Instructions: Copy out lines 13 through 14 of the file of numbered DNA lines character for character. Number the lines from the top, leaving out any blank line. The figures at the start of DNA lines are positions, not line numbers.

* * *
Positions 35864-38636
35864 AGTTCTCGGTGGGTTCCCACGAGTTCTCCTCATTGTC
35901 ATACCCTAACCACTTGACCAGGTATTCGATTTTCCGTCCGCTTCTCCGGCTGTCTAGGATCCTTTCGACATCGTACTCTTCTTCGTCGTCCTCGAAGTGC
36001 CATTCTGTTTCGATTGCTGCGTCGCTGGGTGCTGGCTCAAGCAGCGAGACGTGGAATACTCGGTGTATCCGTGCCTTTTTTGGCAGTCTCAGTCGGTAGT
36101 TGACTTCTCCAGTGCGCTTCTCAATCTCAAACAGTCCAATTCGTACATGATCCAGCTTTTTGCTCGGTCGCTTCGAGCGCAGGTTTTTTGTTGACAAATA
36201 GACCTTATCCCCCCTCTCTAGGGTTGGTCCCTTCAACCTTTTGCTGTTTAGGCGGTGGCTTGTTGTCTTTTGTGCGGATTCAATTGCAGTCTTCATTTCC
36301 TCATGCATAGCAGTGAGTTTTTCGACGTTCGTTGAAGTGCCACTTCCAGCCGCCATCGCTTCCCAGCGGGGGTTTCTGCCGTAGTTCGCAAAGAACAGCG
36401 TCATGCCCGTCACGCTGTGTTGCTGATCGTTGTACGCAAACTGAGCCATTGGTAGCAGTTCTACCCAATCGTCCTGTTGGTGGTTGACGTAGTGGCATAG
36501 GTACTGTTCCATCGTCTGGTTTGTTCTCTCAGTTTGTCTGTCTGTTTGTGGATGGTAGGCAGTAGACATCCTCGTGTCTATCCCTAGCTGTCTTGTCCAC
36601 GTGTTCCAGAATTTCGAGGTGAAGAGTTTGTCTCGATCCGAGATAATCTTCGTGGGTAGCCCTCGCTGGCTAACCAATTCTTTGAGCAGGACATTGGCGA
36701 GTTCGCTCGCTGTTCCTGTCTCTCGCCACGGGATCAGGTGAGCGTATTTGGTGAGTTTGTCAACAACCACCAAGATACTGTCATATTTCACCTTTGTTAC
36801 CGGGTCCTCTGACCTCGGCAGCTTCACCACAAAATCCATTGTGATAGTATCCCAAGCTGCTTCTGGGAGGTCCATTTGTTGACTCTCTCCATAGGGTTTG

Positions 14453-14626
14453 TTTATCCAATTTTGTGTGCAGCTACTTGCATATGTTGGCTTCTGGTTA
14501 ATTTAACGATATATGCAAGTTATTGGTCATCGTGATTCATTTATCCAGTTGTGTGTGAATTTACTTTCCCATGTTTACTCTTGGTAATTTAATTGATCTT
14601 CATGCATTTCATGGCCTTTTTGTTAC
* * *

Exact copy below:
Positions 14453-14626
14453 TTTATCCAATTTTGTGTGCAGCTACTTGCATATGTTGGCTTCTGGTTA